I think I heard about this one from Lisa Hensley and the blurb + Lore Wilberts praise for Eugene Peterson in general were enough for me to pick it up. And I'm so glad I did. So many wise insights and reflections on Scripture. 4.5 stars rounded up.

"Exegesis is an act of love. It loves the one who speaks the words enough to want to get the words right. It respects the words enough to use every means we have to get the words right. Exegesis is loving God enough to stop and listen carefully to what
Natalie Herr
Feb 07, 2021 rated it really liked it
I so appreciated Peterson’s zeal for God’s Word in this book! The first section was full of fist pumping the air for me- I love the way he describes our relationship to the Word as something we take in, ingest and allow to become part of us. He spends some time talking about Lectio Divina- he says it’s the premier way to take in Scripture, which I don’t necessarily agree with, but I enjoyed the way he described the different parts of Lectio. I also appreciated the last section on translation and ...more
Amy Kannel
Probably 4.5 stars, but because I underlined something on nearly every other page, I'm rounding up. So much beautiful food for thought here. Also, I'm recommending this to the next person I hear mocking The Message. You don't have to love what he did with that, but after reading the last two chapters, the story of how it came about and his heart and thinking behind it, I think you have to respect and admire him for it. And I think it has its place even if it's not your favorite. ...more
Laurel Hicks
Oct 12, 2019 rated it really liked it
As usual, I stand amazed by Paterson’s writing. There is much wisdom here. I agree with most of it.
Elizabeth Turnage
Aug 25, 2019 rated it it was amazing
Peterson is so good at stirring passion for the Word of God, at bringing complex matters down to earth. Not only does he help us understand how to read Scripture with heart and mind, he also passes on his love for language.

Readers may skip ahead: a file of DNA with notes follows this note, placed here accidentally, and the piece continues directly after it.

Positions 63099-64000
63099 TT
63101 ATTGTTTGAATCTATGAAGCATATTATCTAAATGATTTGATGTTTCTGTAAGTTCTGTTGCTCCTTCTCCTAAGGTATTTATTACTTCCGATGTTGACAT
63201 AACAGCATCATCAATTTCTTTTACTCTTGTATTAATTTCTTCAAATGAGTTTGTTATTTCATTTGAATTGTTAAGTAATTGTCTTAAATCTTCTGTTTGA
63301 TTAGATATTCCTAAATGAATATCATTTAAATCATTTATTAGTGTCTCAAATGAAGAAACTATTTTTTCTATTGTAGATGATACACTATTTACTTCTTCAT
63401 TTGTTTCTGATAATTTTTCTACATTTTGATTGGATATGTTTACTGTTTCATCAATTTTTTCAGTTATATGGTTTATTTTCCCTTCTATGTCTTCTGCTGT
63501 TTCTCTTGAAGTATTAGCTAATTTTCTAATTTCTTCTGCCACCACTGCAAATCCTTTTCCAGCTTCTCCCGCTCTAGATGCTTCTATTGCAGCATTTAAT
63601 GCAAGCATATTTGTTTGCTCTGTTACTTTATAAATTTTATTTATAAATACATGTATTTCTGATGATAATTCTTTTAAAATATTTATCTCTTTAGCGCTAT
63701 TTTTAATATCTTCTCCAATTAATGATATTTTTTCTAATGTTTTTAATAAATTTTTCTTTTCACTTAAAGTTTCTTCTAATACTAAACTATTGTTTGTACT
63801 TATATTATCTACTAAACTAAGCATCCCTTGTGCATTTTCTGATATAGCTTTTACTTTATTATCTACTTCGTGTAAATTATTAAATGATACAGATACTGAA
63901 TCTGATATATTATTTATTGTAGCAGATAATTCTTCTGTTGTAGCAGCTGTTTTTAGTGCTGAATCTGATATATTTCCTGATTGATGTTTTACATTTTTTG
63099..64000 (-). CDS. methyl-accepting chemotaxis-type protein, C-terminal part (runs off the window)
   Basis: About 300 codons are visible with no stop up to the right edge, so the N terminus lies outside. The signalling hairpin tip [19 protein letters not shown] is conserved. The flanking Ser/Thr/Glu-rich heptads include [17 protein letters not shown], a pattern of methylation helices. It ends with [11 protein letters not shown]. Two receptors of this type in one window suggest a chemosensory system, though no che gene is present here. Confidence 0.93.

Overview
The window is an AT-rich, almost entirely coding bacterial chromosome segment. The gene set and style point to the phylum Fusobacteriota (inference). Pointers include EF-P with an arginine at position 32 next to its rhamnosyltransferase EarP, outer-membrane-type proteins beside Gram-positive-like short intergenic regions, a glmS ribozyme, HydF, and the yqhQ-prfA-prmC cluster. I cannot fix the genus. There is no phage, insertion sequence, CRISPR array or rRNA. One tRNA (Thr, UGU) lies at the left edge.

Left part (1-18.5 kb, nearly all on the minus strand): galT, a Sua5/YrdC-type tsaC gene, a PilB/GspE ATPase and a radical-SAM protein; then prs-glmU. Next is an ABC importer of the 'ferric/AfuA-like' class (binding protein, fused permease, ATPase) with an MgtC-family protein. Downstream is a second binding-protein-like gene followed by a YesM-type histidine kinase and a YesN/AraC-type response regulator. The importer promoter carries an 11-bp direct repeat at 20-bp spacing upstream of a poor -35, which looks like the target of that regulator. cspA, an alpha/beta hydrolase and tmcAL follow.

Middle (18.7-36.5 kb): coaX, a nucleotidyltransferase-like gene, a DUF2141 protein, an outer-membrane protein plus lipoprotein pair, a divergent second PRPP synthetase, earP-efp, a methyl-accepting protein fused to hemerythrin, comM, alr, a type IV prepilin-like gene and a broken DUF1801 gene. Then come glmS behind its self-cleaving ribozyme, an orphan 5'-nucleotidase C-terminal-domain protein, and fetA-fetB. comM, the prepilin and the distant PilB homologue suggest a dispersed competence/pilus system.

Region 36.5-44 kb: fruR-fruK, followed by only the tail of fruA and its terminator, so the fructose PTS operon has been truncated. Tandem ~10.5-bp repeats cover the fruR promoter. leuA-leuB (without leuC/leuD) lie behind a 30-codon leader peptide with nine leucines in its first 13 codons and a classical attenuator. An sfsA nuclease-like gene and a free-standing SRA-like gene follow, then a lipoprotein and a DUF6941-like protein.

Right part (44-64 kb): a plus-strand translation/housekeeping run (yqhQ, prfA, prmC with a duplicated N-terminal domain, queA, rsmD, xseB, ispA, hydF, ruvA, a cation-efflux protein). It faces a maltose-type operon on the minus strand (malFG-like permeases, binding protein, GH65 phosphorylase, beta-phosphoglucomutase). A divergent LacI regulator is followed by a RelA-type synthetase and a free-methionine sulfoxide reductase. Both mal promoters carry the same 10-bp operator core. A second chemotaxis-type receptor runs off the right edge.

Alisa Wilhelm
I really liked hearing Peterson's approach to reading the Bible. Of course I know and love his work with The Message, and in this book he lays out his framework and justification for paraphrase translations. Count me aboard. As someone who works professionally with translation, his logic rang true to me.

I'm trying very hard not to be petty about the ESV, so I'll leave it that.
Aug 17, 2015 rated it it was amazing
The only thing I've read by Eugene Peterson is The Message and I've been working my way through his companion devotional The Message: Solo - An Uncommon Devotional, which is founded on the exegetical method of lectio divina, although after reading Eat This Book I hesitate greatly to call lectio divina a "method". For eating the book that is the bible is a truly beautiful metaphor that Peterson pulls right out of the bible itself, out of the book of Revelation, to help us understand a different a ...more
Michele Morin
Jun 12, 2018 rated it it was amazing
If you want to live well and to share wisdom with your children and your neighbors about how they can also live well, the Bible will chart a sound course.

If you are looking for inspiration or comfort or if you are preparing a speech, you will certainly want to lift some of the soaring phrases from the Psalms or a stirring descriptive passage from Isaiah to adorn your thinking.

If you are curious about the future or have strong ideas about politics, you’ll find gasoline-words in the Bible to suppo
Dan King
Mar 21, 2012 rated it it was amazing
Read my full review here:

Every once in a while I come across something that drastically alters my thinking.

And I love it because I hate being stagnant, believing that I’ve got it all figured out. I’ve heard somewhere that the moment we stop growing is the same moment that we start dying (the Dan King paraphrase). When that thing alters my thinking about how I read the Bible, then it’s life-changing factor is magnified exponentially.

That’s what happened to me
Jan 04, 2012 rated it really liked it
I really enjoyed this book and only knocked off a star because the focus of the book was so broad. While every element of focus was excellent in and of itself, I was continually taken off balance by the huge shifts in topic.